"Sort of a mental influence dodge," answered the Doctor enthusiastically. "Let's try it on Spangles first. I somehow feel that she will be more impressionable than Old Dominick. You influence while I spread the millet seed in front of her coop." And he bent down in front of the half barrel and carefully laid a tempting evening meal, with his eye on Fuss-and-Feathers. Spangles hesitated, stood on one foot, clucked in an affected tone of voice to her huddling babies and coquettishly turned her head from one side to the other as if enthusing over his artistic service before accepting his hospitality. Then, just as she was poising one dainty foot ready for the first step in advance, and had sounded a forward note to the cheepers around her, Old Dominick calmly stalked forward, stepped right across the Doctor's coaxing hand held out to Spangles, and, settling herself in the coop, began, with her voracious band of little plebeians, to devour the grain with stolid appreciation.

Miss Wingate laughed merrily, Teether Pike gurgled and the Doctor looked up with baffled astonishment.

"That was your fault," he accused; "you influenced Dominick while I was expending my force in beguiling Spangles. Now, you try to get her in the next coop yourself. I shan't help you further than to spread the grain in front of all the coops." And in accordance with his threat the Doctor disposed of the rest of the food and stood with the empty pan in his hand. And, like the well-trained flock of biddies that they were, all the rest of the hen mothers clucked and cajoled their fluffy little families into their accustomed shelters and began to dispose of their suppers with contented clucks and cheeps. Only Mrs. Spangles stood afar and eyed the only vacant coop with evident disdain.

"I don't know what to do," murmured Miss Wingate pleadingly. But the Doctor stood firm, and regarded her with maliciously delighted eyes. Teether bobbed his head over her shoulder and giggled with ungrateful delight The poor little chicks peeped sleepily, but still Spangles held her ground. The truth of the matter was that Dominick had really taken the coop usually occupied by her ladyship, and with worldly determination, the scion of all the Wyandottes was holding out against the exchange.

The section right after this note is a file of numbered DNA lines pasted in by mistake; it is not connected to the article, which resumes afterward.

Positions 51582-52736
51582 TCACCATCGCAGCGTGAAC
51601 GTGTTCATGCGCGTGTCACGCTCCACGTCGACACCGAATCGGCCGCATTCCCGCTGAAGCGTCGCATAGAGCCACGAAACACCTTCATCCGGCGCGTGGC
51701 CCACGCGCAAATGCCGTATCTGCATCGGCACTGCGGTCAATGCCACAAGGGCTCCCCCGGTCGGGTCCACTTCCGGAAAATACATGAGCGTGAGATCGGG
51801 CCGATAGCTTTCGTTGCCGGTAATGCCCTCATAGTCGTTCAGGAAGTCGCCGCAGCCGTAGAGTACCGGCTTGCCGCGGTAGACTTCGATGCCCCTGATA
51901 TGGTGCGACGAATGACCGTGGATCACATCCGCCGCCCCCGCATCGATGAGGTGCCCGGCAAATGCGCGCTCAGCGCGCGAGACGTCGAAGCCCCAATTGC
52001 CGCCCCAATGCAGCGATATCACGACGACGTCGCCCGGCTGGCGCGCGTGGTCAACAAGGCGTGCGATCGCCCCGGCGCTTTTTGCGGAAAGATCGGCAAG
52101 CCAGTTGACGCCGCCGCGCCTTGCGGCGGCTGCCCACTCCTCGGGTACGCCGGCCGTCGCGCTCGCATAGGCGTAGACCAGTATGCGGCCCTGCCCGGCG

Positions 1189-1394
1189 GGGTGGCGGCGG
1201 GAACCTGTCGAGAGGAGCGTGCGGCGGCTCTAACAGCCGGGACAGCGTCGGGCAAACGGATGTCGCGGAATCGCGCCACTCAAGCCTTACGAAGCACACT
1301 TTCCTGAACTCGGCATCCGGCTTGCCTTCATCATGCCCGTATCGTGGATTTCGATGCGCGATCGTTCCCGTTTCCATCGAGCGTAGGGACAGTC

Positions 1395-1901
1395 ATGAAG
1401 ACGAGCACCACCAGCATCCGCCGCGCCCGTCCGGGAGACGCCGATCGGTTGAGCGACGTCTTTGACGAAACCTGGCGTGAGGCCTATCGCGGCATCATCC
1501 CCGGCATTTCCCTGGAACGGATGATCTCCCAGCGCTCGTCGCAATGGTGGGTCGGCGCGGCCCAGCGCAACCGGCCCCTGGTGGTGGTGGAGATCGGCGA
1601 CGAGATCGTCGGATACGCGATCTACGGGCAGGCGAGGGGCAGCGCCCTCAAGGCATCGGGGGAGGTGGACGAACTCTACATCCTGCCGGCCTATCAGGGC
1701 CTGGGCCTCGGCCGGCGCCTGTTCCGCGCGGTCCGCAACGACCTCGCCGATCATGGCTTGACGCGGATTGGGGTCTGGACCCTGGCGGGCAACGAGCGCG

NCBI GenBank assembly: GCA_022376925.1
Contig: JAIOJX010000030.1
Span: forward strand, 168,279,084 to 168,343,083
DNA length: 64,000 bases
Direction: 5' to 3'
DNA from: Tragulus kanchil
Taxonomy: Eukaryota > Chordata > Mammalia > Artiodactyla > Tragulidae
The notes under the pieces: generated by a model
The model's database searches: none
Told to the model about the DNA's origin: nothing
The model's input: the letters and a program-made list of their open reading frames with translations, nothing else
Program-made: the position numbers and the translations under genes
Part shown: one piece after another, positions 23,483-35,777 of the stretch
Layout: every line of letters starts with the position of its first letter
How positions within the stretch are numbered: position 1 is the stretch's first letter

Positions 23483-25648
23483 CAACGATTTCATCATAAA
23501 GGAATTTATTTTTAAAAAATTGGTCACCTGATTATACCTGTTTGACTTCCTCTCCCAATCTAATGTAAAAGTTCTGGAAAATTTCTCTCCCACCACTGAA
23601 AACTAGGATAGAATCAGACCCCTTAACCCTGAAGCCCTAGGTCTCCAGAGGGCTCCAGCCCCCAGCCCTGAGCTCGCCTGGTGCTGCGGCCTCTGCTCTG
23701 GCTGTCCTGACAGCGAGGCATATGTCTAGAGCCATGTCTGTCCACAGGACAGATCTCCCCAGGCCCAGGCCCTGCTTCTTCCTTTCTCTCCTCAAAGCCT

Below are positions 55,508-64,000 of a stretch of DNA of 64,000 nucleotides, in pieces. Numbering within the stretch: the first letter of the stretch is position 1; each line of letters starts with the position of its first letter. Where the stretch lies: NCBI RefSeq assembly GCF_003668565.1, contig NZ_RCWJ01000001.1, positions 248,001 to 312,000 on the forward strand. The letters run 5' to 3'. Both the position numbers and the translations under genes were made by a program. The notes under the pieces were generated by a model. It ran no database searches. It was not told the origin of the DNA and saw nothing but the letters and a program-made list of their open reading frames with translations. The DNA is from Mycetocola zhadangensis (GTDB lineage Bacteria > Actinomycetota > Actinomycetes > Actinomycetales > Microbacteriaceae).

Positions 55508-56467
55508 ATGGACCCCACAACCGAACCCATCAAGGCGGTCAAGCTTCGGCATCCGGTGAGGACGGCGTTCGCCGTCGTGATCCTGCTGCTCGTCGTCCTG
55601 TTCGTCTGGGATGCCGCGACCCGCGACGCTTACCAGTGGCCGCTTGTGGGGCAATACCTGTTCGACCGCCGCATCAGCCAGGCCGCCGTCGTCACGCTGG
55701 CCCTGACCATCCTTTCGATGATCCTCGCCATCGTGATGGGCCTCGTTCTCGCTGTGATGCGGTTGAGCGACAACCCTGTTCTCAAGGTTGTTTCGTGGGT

With a glance out of the side of her eyes from under her lowered lashes in the direction of Doctor Mayberry in his stern attitude, the singer lady cautiously veered around to the rear of the insulted grandee, and, grasping her fluffy skirts in her free hand, she shook them out with a pleading "Shoo!" Instantly a perfect whirlwind of spangled feathers veered around and faced the cascade of frills, and a volume of defiant hisses fairly filled the air. Teether squealed and Miss Wingate retreated to the bounds of the fence. The Doctor laughed in the most heartless manner, and still Spangles held her ground.

To make matters worse, Mother Mayberry's jovial voice, mingled with the shrill treble of the combined circus party, who were trying all at once to tell her the wonders of the adventure, could be distinctly heard in an increasing volume that told of their rapid approach. The situation was desperate, and the loss of Mother Mayberry's faith in her seemed inevitable to the nonplussed singer lady as she leaned against the fence with Teether over her shoulder. Then the instinct that is centuries old presented to her the wile that is of equal antiquity and, raising her purple eyes to the defenseless Doctor, she murmured in a voice of utter helplessness, into which was judiciously mingled a tone of perfect confidence:

"Please, sir, get her in for me."

The response to which, being foreordained from the beginning of time, took Doctor Mayberry just one exciting half-minute grab and shove to accomplish, at the end of which a ruffled but chastened Spangles was forced to assemble her family and content herself behind the bars of the despised coop.